Hit the road, Jackie
As THELMA AND LOUISE turns 25 this year, let’s take a look back at the hours spent watching our favourite women put pedal to metal and own the road. Just like so many other classics, we remember the film for its ending. True to Callie Khouri’s original script (we won’t go into the alternate ending here) the two protagonists drive the Ford Thunderbird off a cliff before audiences are hit with that beautiful still, reminiscent of 80s cinema.
From start to finish, Thelma (Geena Davis) and Louise (Susan Sarandon) are curbed by men, all of whom want something from them. Whether it’s servitude, sex, money or justice, they have to make a choice to either live in man’s world or not to live at all. However, THELMA AND LOUISE wasn’t the first road movie to show cinema-goers that women kick serious butt when hitting the highway in search of a different place (geographically or within society itself) and it certainly wasn’t the last.
BONNIE AND CLYDE (1967) and EASY RIDER (1969) come to mind when discussing the birth of the road movie, but you can look further back and by taking away the mechanical element, find some classics that are road movies in their own right. THE WIZARD OF OZ (1939) is undoubtedly a road movie. After Dorothy’s house is “relocated” she embarks on what can only be described as an epic yet surreal road trip. As she makes her way down the yellow brick road, much like Thelma and Louise, she meets various characters along the way that influence and shape her journey: although in this case, these characters are more palatable and frankly, much more interesting to look at.
Since Dorothy and Toto realised they weren’t in Kansas anymore, audiences have been treated to further cinematic road gems such as the effortlessly violent and provocative FASTER, PUSSYCAT! KILL! KILL! (1965) which follows three go-go dancers as they embark on a journey across the California desert, before murdering a man and kidnapping his girlfriend. Surprisingly it doesn’t end well for anyone. KILL BILL (2003) is another film that you can legitimately brand a road movie, as “The Bride” embarks upon a journey to kill the remaining members of the Deadly Viper Assassination Squad. Tarantino’s grindhouse, martial arts homage wasn’t the audience’s only glimpse of a gumptious Uma Thurman on the road. In 1993 Thurman starred in Gus van Sant’s EVEN COWGIRLS GET THE BLUES (1994) adapted from Tom Robbins’ 1976 novel of the same name. Not received warmly by critics, COWGIRLS follows Thurman’s character Sissy, a woman with thumbs that make excellent hitchhiking companions due to the sheer size of them, as she travels to New York and ends up taking over a ranch with fellow cowgirls.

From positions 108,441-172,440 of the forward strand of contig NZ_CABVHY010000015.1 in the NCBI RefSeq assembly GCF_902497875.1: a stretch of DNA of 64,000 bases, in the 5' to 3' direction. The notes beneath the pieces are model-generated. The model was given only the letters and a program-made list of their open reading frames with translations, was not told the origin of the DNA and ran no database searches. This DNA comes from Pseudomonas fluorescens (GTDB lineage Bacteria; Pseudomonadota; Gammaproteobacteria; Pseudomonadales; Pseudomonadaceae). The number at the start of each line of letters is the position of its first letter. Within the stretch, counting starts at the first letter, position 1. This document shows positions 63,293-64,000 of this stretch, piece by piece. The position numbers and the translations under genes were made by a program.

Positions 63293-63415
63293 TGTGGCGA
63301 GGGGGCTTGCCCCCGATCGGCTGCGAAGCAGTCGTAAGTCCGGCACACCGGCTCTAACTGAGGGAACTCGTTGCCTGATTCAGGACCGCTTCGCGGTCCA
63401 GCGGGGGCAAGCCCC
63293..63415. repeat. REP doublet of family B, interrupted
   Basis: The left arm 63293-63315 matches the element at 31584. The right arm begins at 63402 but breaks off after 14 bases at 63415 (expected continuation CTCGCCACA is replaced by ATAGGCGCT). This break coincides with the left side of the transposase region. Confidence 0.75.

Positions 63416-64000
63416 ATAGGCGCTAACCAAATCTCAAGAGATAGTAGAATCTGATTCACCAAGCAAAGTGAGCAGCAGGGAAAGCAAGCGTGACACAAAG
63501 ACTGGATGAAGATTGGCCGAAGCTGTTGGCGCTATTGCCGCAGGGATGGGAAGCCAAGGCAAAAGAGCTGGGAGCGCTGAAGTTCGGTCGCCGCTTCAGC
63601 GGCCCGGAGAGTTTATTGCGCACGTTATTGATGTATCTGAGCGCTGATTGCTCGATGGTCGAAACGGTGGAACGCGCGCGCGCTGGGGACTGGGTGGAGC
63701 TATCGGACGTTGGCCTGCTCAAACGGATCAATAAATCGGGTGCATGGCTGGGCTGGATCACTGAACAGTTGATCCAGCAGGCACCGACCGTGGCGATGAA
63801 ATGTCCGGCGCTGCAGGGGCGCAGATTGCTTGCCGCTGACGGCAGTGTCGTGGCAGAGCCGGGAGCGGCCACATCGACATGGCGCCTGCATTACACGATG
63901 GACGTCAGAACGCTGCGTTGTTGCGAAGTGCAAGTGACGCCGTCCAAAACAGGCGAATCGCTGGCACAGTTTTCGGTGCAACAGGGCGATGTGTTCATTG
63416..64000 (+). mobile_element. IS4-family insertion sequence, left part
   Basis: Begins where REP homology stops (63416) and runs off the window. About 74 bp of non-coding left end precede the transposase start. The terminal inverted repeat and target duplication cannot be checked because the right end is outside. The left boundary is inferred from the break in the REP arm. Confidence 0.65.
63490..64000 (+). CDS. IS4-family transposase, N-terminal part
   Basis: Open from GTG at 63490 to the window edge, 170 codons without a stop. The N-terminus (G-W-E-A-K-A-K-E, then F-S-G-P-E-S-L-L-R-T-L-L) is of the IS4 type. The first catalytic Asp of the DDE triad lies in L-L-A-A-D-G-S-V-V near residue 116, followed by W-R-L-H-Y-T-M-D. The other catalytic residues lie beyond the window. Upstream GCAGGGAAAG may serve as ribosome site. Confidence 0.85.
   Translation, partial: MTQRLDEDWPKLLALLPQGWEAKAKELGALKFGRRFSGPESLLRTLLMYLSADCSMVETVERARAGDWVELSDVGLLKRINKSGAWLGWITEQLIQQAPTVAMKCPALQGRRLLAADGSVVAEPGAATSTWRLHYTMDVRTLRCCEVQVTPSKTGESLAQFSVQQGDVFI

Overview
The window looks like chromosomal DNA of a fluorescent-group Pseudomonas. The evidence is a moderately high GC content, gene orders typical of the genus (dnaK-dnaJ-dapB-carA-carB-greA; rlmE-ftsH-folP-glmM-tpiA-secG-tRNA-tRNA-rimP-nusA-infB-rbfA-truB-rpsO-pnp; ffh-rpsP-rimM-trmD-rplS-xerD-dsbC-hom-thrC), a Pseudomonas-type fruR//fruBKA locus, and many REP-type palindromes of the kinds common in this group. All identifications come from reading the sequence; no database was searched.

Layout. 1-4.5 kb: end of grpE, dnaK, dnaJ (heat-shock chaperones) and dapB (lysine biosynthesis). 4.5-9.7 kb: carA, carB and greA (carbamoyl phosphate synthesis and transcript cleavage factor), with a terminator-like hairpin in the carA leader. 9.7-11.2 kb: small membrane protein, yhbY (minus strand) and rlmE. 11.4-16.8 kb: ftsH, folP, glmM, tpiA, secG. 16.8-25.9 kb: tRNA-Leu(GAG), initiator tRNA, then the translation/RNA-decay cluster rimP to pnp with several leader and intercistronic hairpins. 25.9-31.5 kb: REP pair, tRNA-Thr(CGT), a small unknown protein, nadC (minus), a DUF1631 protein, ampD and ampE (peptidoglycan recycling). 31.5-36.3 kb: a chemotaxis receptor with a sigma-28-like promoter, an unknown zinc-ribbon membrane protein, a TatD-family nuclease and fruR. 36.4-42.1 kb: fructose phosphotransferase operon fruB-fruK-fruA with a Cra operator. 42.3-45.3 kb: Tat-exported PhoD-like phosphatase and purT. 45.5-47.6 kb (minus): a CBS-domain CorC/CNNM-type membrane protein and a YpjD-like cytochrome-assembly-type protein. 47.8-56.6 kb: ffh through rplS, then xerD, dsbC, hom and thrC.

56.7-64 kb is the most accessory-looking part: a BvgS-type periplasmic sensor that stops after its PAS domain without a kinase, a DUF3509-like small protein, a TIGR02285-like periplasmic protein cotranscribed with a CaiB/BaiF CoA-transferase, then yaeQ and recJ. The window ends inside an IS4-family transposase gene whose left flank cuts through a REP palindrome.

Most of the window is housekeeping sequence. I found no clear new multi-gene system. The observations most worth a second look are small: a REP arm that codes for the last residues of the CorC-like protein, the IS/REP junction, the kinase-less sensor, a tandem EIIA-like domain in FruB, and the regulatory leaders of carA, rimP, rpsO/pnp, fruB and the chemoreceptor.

Speeding back into the 21st Century, LITTLE MISS SUNSHINE (2006) is a delightful example of a road movie featuring women in the driving seat. As the men in the family seem to crumble around them, both Sheryl and Olive Hoover (played by Toni Collette and Abigail Breslin) are the driving force keeping them going physically and emotionally. As the men in the film struggle with various obstacles: broken business deals, attempted suicide, unobtainable dreams, old age and heroin addiction, the two women carry the film and the characters in it to a contented finale in which the importance of family is realised. Kelly Reichardt’s overlooked 2008 indie number, WENDY AND LUCY is another great example of how the road allows characters the freedom of self-realisation. It follows Wendy (Michelle Williams) and her dog Lucy as they travel to Alaska in search of work, before getting arrested stealing dog food. Eventually, after navigating the strange town to find Lucy, Wendy decides that leaving her canine companion behind is the only way they will both survive. Ultimately, the road movie is about survival, whether it’s holding a family together, enduring physical and mental obstacles or choosing to surrender to fate.
Audiences have seen the classic road movie develop and adapt. Characters aren’t sticking to one road or one country any more, and the road is expanding. EAT, PRAY, LOVE (2010) fueled a hunger for solo exploration and travel by focusing on globe-trotting rather than spanning a single desert or the familiar American highway which audiences expect from this genre. Characters now need to cross oceans to learn life lessons and feel a sense of freedom: a 30-minute yoga class or 2000 miles across a desert just won’t cut it anymore.
THE WIZARD OF OZ taught us that a road movie doesn’t need to feature a car to be a road movie, it just needs, well, a road. The 2013 biographical film, TRACKS, adapted from the memoirs of Robyn Davidson follows a fiery Mia Wasikowska as she crosses the Australian desert in search of solitude and freedom, accompanied by four camels, her dog and occasionally National Geographic photographer Rick Smolan (Adam Driver). A bio of a similar breed hit cinemas a year later with WILD (2014), another walk you’d only ever contemplate after 14 gins and a lobotomy. Wild follows Cheryl (Reese Witherspoon) as she hikes the Pacific Crest Trail, using the road as a bandage to help mend old wounds caused by the recent breakdown of her marriage.
By engine or foot, THELMA AND LOUISE, along with its predecessors and contemporaries, have shown audiences women too can navigate the road with all its uncertainties and obstacles. Cinematically the road has been used as a metaphorical therapy session for both men and women throughout film history. The road enables characters to find themselves, absorb new lessons, escape or to simply find a way back home again. A stretch of road is far more than tarmac. In the end, the road can indeed bestow upon us new hearts, new minds and a boot-load of courage.